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Correlation of mutant menin stability with clinical expression of multiple endocrine neoplasia type 1 and its incomplete forms.
Cancer Sci. 2011 Nov; 102(11):2097-102.CS

Abstract

Germline mutations of the tumor suppressor gene MEN1 are found not only in typical multiple endocrine neoplasia type 1 (MEN1) but also in its incomplete forms such as familial isolated hyperparathyroidism (FIHP) and apparently sporadic parathyroid tumor (ASPT). No definitive genotype-phenotype correlation has been established between these clinical forms and MEN1 gene mutations. We previously demonstrated that mutant menin proteins associated with MEN1 are rapidly degraded by the ubiquitin-proteasome pathway. To examine whether the intracellular stability of mutant menin is correlated with clinical phenotypes, we developed a method of evaluating menin stability and examined 20 mutants associated with typical MEN1 (17 missense, two in-frame deletion, one nonsense) and 21 mutants associated with FIHP or ASPT (19 missense, two in-frame deletion). All tested mutants associated with typical MEN1 showed reduced stability. Some missense and in-frame deletion mutants (G28A, R171W, T197I, E255K, E274A, Y353del and E366D) associated with FIHP or ASPT were almost as stable as or only slightly less stable than wild-type menin, while others were as unstable as those associated with typical MEN1. Some stable mutants exhibited substantial biological activities when tested by JunD-dependent transactivation assay. These findings suggest that certain missense and in-frame mutations are fairly stable and retain intrinsic biological activity, and might be specifically associated with incomplete clinical phenotypes. The menin stability test will provide useful information for the management of patients carrying germline MEN1 mutations especially when they have missense or in-frame variants of ambiguous clinical significance.

Authors+Show Affiliations

Division of Familial Cancer Research, National Cancer Center Research Institute, Tokyo, Japan.No affiliation info availableNo affiliation info availableNo affiliation info availableNo affiliation info available

Pub Type(s)

Comparative Study
Journal Article
Research Support, Non-U.S. Gov't

Language

eng

PubMed ID

21819486

Citation

Shimazu, Satoko, et al. "Correlation of Mutant Menin Stability With Clinical Expression of Multiple Endocrine Neoplasia Type 1 and Its Incomplete Forms." Cancer Science, vol. 102, no. 11, 2011, pp. 2097-102.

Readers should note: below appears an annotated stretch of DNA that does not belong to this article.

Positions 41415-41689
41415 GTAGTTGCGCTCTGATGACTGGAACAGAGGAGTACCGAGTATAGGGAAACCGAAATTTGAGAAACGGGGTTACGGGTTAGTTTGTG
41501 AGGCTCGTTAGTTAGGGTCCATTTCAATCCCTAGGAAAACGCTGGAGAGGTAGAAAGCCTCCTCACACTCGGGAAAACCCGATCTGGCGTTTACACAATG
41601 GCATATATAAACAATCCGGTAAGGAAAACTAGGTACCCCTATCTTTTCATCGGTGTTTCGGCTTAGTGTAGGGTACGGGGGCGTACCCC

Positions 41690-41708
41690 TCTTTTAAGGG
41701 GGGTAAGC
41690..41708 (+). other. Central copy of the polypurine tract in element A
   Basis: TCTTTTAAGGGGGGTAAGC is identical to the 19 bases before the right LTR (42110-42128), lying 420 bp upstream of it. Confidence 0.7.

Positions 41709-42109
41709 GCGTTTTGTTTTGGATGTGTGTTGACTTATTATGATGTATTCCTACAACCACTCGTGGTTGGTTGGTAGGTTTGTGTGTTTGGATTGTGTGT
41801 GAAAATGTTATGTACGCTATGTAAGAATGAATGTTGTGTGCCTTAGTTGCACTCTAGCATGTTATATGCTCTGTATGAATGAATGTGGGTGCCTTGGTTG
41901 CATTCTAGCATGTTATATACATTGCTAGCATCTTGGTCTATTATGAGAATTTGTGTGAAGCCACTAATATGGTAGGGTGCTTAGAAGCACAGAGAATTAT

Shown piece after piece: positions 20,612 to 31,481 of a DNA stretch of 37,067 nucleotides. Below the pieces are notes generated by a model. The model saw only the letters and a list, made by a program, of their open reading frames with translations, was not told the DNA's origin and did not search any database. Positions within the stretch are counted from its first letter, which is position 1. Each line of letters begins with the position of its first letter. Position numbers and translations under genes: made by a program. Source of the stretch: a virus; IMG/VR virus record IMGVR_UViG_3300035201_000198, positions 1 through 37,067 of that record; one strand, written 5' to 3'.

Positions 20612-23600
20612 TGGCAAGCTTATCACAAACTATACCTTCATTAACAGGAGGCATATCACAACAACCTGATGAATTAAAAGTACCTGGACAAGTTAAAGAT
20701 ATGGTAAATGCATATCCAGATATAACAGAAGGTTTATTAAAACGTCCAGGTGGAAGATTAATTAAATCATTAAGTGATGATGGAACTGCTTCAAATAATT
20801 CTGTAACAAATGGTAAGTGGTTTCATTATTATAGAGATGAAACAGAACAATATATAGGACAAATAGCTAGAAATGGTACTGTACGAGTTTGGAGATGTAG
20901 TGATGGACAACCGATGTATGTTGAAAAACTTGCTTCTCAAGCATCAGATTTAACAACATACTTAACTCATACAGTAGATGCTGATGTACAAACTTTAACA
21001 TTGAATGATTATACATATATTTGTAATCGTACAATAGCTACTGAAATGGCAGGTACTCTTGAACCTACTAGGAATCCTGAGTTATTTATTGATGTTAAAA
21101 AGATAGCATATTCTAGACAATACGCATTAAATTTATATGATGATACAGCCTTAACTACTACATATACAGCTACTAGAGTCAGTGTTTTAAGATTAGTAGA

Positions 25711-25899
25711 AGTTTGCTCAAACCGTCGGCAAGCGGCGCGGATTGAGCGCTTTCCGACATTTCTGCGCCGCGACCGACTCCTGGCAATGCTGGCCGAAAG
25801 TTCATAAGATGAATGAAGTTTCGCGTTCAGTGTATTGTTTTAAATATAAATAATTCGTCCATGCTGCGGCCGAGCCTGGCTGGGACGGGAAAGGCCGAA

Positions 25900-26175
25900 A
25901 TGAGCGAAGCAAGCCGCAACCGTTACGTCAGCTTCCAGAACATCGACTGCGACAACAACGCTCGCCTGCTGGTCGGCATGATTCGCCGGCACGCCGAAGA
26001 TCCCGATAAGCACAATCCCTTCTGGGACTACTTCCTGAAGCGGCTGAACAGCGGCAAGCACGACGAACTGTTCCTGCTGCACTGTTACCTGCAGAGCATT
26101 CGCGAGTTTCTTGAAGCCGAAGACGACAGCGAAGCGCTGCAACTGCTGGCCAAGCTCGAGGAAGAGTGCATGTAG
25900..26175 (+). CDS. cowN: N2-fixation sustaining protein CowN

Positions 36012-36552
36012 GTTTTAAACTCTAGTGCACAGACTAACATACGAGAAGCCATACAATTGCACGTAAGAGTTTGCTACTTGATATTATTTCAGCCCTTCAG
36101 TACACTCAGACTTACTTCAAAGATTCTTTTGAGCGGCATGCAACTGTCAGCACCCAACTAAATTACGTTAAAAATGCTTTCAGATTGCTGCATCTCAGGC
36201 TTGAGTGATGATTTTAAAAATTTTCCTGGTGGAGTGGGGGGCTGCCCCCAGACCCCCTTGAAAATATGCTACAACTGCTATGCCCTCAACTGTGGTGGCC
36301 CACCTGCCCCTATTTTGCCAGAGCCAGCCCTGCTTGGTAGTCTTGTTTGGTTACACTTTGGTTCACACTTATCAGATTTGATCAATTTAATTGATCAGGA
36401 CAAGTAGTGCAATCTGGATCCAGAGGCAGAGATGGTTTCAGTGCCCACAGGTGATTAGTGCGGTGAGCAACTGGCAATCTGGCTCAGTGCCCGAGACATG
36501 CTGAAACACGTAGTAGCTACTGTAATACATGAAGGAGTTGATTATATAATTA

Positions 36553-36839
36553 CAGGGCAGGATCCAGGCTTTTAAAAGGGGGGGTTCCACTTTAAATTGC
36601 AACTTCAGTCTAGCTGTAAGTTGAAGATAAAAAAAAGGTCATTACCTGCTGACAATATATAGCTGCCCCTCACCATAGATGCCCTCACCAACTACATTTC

Shimazu S, Nagamura Y, Yaguchi H, et al. Correlation of mutant menin stability with clinical expression of multiple endocrine neoplasia type 1 and its incomplete forms. Cancer Sci. 2011;102(11):2097-102.
Shimazu, S., Nagamura, Y., Yaguchi, H., Ohkura, N., & Tsukada, T. (2011). Correlation of mutant menin stability with clinical expression of multiple endocrine neoplasia type 1 and its incomplete forms. Cancer Science, 102(11), 2097-102. https://doi.org/10.1111/j.1349-7006.2011.02055.x
Shimazu S, et al. Correlation of Mutant Menin Stability With Clinical Expression of Multiple Endocrine Neoplasia Type 1 and Its Incomplete Forms. Cancer Sci. 2011;102(11):2097-102. PubMed PMID: 21819486.
* Article titles in AMA citation format should be in sentence-case
TY - JOUR T1 - Correlation of mutant menin stability with clinical expression of multiple endocrine neoplasia type 1 and its incomplete forms. AU - Shimazu,Satoko, AU - Nagamura,Yuko, AU - Yaguchi,Hiroko, AU - Ohkura,Naganari, AU - Tsukada,Toshihiko, Y1 - 2011/09/01/ PY - 2011/8/9/entrez PY - 2011/8/9/pubmed PY - 2011/12/20/medline SP - 2097 EP - 102 JF - Cancer science JO - Cancer Sci VL - 102 IS - 11 N2 - Germline mutations of the tumor suppressor gene MEN1 are found not only in typical multiple endocrine neoplasia type 1 (MEN1) but also in its incomplete forms such as familial isolated hyperparathyroidism (FIHP) and apparently sporadic parathyroid tumor (ASPT). No definitive genotype-phenotype correlation has been established between these clinical forms and MEN1 gene mutations. We previously demonstrated that mutant menin proteins associated with MEN1 are rapidly degraded by the ubiquitin-proteasome pathway. To examine whether the intracellular stability of mutant menin is correlated with clinical phenotypes, we developed a method of evaluating menin stability and examined 20 mutants associated with typical MEN1 (17 missense, two in-frame deletion, one nonsense) and 21 mutants associated with FIHP or ASPT (19 missense, two in-frame deletion). All tested mutants associated with typical MEN1 showed reduced stability. Some missense and in-frame deletion mutants (G28A, R171W, T197I, E255K, E274A, Y353del and E366D) associated with FIHP or ASPT were almost as stable as or only slightly less stable than wild-type menin, while others were as unstable as those associated with typical MEN1. Some stable mutants exhibited substantial biological activities when tested by JunD-dependent transactivation assay. These findings suggest that certain missense and in-frame mutations are fairly stable and retain intrinsic biological activity, and might be specifically associated with incomplete clinical phenotypes. The menin stability test will provide useful information for the management of patients carrying germline MEN1 mutations especially when they have missense or in-frame variants of ambiguous clinical significance. SN - 1349-7006 UR - https://www.unboundmedicine.com/medline/citation/21819486/Correlation_of_mutant_menin_stability_with_clinical_expression_of_multiple_endocrine_neoplasia_type_1_and_its_incomplete_forms_ L2 - https://doi.org/10.1111/j.1349-7006.2011.02055.x DB - PRIME DP - Unbound Medicine ER -